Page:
Differences in biomarkers of crack-cocaine adolescent users before/after abstinence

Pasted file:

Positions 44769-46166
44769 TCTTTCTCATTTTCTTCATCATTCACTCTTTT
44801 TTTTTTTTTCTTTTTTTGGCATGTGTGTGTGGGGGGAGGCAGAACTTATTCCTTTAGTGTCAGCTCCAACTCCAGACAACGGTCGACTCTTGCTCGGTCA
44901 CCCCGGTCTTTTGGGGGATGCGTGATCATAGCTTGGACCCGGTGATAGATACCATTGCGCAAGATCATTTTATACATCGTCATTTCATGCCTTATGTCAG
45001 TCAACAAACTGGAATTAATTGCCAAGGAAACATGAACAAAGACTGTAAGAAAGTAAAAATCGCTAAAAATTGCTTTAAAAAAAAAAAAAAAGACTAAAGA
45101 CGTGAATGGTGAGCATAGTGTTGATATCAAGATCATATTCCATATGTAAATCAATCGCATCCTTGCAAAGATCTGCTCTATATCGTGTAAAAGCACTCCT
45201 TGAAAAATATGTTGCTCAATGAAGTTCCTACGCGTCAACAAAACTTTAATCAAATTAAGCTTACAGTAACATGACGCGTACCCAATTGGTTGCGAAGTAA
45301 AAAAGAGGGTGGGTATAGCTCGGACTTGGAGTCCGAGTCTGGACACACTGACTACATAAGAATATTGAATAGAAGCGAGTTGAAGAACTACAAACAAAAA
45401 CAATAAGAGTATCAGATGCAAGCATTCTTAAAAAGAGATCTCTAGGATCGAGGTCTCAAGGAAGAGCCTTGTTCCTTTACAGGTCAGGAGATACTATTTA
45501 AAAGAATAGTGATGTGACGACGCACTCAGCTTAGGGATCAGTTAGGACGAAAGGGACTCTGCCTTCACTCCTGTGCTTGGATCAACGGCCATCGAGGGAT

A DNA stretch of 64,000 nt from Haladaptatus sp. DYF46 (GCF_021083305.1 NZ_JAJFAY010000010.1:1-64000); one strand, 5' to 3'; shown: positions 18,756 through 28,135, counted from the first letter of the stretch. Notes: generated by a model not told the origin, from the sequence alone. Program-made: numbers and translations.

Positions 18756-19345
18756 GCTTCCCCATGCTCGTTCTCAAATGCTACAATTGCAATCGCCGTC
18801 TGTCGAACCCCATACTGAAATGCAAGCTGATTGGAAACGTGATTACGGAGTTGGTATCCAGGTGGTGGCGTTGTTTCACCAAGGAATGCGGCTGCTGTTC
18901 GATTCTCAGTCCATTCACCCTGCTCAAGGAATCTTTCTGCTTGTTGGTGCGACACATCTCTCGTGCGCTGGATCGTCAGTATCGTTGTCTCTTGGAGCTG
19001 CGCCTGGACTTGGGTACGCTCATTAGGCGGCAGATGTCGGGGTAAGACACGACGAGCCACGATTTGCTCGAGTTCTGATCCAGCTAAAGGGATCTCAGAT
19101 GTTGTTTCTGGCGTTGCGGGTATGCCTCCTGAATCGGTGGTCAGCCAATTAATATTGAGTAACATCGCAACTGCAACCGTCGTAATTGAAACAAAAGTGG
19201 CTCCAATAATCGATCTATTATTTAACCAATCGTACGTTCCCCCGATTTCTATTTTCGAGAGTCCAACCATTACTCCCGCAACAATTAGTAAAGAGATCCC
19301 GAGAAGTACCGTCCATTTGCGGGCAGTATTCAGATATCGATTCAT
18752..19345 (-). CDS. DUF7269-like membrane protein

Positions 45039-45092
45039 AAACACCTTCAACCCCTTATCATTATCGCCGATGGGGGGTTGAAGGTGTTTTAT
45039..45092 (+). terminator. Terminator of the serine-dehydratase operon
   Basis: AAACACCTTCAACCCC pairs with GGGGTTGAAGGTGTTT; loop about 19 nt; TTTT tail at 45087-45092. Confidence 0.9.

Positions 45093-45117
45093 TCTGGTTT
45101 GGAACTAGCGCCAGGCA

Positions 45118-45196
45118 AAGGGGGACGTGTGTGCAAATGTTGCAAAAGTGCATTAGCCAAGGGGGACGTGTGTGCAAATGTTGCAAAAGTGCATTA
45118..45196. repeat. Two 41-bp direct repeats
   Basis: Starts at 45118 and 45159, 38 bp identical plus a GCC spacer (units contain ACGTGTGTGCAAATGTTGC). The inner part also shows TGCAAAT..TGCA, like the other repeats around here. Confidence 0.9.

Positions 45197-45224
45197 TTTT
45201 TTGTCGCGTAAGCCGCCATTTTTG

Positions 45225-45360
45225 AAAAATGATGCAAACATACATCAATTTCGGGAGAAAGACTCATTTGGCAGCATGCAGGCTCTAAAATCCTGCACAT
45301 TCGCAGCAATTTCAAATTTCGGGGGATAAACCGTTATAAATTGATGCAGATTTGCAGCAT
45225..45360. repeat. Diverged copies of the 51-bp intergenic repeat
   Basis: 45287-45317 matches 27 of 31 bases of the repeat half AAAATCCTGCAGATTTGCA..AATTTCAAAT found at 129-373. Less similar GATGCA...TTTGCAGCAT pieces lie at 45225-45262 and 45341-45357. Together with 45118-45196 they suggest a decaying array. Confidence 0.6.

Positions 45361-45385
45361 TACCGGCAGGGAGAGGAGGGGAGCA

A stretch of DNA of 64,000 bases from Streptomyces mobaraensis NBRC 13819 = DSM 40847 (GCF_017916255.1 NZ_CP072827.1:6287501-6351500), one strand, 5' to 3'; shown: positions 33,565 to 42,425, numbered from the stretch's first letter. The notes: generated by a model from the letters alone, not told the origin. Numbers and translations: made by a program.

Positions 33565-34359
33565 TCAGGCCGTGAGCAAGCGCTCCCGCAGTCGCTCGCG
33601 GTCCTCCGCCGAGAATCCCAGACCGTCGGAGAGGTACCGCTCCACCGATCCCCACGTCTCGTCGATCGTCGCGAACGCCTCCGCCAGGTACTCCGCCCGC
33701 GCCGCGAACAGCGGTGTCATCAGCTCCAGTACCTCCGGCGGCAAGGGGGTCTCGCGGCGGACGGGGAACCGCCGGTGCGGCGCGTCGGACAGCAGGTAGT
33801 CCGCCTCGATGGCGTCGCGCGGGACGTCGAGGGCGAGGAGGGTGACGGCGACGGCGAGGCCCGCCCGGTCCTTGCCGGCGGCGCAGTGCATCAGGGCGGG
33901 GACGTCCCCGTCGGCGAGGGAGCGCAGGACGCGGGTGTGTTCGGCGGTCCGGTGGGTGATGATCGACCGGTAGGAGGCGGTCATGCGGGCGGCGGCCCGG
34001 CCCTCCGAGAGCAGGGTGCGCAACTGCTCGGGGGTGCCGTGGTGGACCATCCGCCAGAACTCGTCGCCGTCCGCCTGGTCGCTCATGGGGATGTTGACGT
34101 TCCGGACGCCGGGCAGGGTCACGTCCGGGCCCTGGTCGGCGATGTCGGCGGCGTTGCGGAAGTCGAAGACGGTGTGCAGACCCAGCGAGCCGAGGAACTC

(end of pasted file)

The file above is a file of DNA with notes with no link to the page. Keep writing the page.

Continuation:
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AIMS: To measure the variation in Brain-Derived Neurotrophic Factor (BDNF), Thiobarbituric Acid Reactive Substances (TBARS) and interleukin (IL) levels in crack-cocaine dependent adolescents after 21days of abstinence, comparing to levels found in a group of healthy controls. DESIGN: Cross-sectional nested on a short follow-up study. SETTING: Two inpatient treatment units for adolescents, and a low-income neighborhood. PARTICIPANTS: 90 adolescents, of both genders, with diagnosis of crack cocaine dependence, and 81 healthy adolescents. MEASUREMENTS: Serum levels of IL-6, IL-10, TBARS and BDNF were assessed on admission and discharge. Drug addiction severity was assessed by the Addiction Severity Index - Teen Version (T-ASI) and Cocaine Craving Questionnaire - Brief version (CCQ-b). Psychiatric comorbidities were assessed by the Schedule for Affective Disorders and Schizophrenia for School-Age Children - Present and Lifetime Version (K-SADS-PL). Generalized Estimating Equations (GEE) were used to estimate the IL-6, IL-10, TBARS and BDNF levels, adjusted for confounders. Hedges' g was used to estimate effect size. FINDINGS: TBARS (p=0.005, d=0.04), IL-6 (p=0.027, d=0.40) and IL-10 (p=0.025, d=0.41) were elevated and BDNF (p<0.001, d=0.62) was reduced (p<0.001), in patients, in comparison to controls, at admission time. Variation in those levels between admission and discharge were not significant. CONCLUSIONS: Crack-cocaine use seems to be associated with inflammatory and oxidative imbalances in adolescents.
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